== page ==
You're more than welcome and thanks for the answers to my questions and the additional information.My apologies for the nonsense text in my response; I appear to be having site issues for some reason:( I can understand why you might be worried about the pup picking up something from the stables but unless they had lots of mangy, unhealthy looking dogs running around there, I probably wouldn't be too concerned.I suspect it was just more convenient for the puppy owner to meet you there which is why she arranged it this way.Most infectious disease which can be transmitted to a young pup are not going to be shed by horses; most of these diseases are species specific which means dog to dog. Certain viruses such as Distemper and Parvo are present in the environment (depending on where you live) but I wouldn't necessarily expect them to be over-represented in a horse environment if that makes sense. If you sign a contract (which I would advise), make sure that it includes a provision which states that you have a certain amount of time (usually 2 weeks) to have him checked out by your vet. If the pup is found to be anything but as represented, then you should have the option to return him for a full refund. Every contract I've seen reads differently but this basic coverage is usually included. It doesn't sound as if he came in direct contact with any fecal material or anything else at the stables which would be terribly worrisome, but I would have a stool examined for parasites...which I would suggest even if he wasn't at the stables. I'm a firm believer in trusting your gut instinct in situations such as this. If you have a good feeling about the pup's owner and if you have a good feeling about the pup, then I'd go ahead and purchase him.I hope this helps and that it works out with him. Deb
Customer: replied 2 years ago.
Thank you Deb! Your answers are helping me a lot :) I live in the UK, so as for parvo and distemper, should I be worried that other dogs would have been present there? Is it likely that unvaccinated dogs would be around there? The stables did have a vet on call. Sorry if I'm being a hypochondriac, first time owner! :)
As for fecal matter, he did try to eat some horse's feces in the stables which of course we discouraged him from.Thanks again!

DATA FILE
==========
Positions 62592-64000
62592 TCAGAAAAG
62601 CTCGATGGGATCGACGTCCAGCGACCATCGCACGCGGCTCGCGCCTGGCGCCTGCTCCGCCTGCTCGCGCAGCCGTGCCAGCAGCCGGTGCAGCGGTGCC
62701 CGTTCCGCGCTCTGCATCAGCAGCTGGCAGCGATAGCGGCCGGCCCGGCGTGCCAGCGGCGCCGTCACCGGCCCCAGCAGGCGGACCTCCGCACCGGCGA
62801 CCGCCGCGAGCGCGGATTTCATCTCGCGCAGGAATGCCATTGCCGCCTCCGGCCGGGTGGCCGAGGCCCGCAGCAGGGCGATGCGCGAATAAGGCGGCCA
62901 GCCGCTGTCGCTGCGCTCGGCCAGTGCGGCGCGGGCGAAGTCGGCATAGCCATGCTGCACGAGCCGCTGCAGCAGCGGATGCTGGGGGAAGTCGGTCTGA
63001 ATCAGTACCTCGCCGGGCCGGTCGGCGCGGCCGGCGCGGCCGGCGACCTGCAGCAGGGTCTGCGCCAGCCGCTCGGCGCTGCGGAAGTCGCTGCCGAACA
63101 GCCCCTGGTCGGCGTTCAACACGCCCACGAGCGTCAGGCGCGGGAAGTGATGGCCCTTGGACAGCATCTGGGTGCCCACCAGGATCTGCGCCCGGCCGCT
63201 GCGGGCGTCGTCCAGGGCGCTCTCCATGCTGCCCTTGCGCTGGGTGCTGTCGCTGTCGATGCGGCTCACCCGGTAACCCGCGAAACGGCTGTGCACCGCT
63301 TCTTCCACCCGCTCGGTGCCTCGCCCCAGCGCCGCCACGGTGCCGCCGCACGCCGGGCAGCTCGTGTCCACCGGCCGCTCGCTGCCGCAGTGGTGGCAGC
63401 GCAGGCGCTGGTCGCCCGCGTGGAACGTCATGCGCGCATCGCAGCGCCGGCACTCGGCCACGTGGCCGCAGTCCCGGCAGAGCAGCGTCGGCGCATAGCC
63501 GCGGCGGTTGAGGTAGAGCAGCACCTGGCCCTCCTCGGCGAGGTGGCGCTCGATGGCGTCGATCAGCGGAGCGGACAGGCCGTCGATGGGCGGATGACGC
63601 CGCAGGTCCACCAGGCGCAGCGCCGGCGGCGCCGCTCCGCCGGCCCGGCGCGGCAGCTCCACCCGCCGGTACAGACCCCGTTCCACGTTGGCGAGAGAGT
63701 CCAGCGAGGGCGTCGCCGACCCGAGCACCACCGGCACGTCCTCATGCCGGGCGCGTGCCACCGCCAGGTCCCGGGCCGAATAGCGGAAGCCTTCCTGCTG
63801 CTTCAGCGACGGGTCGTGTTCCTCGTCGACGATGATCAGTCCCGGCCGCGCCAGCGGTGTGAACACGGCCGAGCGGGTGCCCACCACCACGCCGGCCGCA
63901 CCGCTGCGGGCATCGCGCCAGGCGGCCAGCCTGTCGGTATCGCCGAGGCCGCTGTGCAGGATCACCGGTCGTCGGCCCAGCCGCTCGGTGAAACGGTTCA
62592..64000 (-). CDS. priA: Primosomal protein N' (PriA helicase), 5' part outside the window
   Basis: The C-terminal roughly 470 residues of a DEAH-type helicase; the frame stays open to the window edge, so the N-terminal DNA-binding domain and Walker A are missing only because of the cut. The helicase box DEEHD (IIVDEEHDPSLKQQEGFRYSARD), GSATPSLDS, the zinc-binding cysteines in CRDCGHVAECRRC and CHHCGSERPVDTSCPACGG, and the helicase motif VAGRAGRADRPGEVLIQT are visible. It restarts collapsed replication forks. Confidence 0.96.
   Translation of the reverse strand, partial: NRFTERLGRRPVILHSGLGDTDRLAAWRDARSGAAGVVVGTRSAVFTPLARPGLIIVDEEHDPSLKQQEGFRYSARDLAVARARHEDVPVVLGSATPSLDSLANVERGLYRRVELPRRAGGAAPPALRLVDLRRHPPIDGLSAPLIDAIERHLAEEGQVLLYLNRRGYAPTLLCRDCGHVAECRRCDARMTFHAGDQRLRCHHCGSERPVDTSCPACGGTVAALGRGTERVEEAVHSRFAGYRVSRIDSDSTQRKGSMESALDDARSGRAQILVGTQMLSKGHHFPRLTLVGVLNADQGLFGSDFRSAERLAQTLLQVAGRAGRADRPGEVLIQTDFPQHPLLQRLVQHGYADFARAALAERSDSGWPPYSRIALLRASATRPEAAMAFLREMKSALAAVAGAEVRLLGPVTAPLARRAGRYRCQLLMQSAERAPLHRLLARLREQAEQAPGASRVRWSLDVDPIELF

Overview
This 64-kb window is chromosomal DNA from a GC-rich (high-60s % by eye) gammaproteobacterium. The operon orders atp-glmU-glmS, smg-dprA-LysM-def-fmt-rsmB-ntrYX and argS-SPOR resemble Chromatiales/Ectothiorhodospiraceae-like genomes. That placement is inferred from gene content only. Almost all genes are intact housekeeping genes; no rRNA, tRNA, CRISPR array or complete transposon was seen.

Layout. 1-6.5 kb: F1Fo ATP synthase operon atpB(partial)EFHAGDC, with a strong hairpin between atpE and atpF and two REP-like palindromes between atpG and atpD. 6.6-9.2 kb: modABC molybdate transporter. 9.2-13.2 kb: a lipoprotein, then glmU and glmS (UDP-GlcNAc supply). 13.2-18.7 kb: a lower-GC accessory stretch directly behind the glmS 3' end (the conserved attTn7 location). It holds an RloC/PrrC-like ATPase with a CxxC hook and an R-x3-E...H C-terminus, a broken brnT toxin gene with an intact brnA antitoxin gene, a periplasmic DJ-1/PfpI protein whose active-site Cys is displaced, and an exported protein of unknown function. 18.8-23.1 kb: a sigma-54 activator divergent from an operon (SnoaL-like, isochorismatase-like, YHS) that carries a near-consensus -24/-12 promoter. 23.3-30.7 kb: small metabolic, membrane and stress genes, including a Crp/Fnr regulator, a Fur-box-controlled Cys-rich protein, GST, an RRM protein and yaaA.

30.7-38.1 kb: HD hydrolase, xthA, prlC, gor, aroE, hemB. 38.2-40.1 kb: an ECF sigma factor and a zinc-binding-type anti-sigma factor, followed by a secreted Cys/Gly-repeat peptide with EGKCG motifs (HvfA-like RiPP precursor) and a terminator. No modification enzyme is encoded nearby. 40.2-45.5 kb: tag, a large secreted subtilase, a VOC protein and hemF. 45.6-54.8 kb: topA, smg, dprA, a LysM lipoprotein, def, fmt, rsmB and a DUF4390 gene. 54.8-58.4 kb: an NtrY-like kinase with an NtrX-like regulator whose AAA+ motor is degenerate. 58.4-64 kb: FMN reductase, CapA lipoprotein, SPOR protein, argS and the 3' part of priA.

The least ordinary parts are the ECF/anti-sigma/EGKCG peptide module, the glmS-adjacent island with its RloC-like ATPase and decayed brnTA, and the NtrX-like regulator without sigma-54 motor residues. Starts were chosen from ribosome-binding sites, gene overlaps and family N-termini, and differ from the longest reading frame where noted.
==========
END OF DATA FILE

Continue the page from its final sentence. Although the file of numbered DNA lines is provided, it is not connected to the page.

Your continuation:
You're more than welcome and no worries about being concerned:)You could walk down the street with your dog and they could be exposed to parvo and distemper if you live in an endemic area which is why I advise owners to keep their new pups close to home until they've been adequately vaccinated...and sometimes even longer if they're Rotties or Dobes (since they appear to be at higher risk of developing Parvo in particular). You'll have to ask the stable manager or the puppy owner about the presence of other dogs (vaccinated or not) but even that will be no guarantee that they don't have these viruses on the premises. It's probably not highly likely but you just never know! His attempts to eat the horse fecal material is normal, unfortunately. But even if he had managed to eat some of it, there aren't too many parasites which could be transmitted to a pup. Deb
Dr. Deb and other Vet Specialists are ready to help you
Customer: replied 2 years ago.
I see! Personally I would have kept him indoors the whole time until it really was safe to take him out. I'm feeling like all the little things I'm concerned about with the breeder and the circumstances do nudge me in the direction of going with a pup and breeder I feel 100% confident about.Thank you so much for all your help, I really appreciate that i was able to speak to you about this. :)
Glad I could help and thanks for the rating; it's greatly appreciated. I couldn't agree with you more but perhaps the puppy's owner has done this in the past and didn't have a problem with it. Personally, I tend to play it very safe since I don't want to be sorry later. If you're having any reservations about this pup or the owner, then I'd trust your instincts. More often than not, they'll be accurate. Best of luck with whatever you decide to do. Kind regards, Deb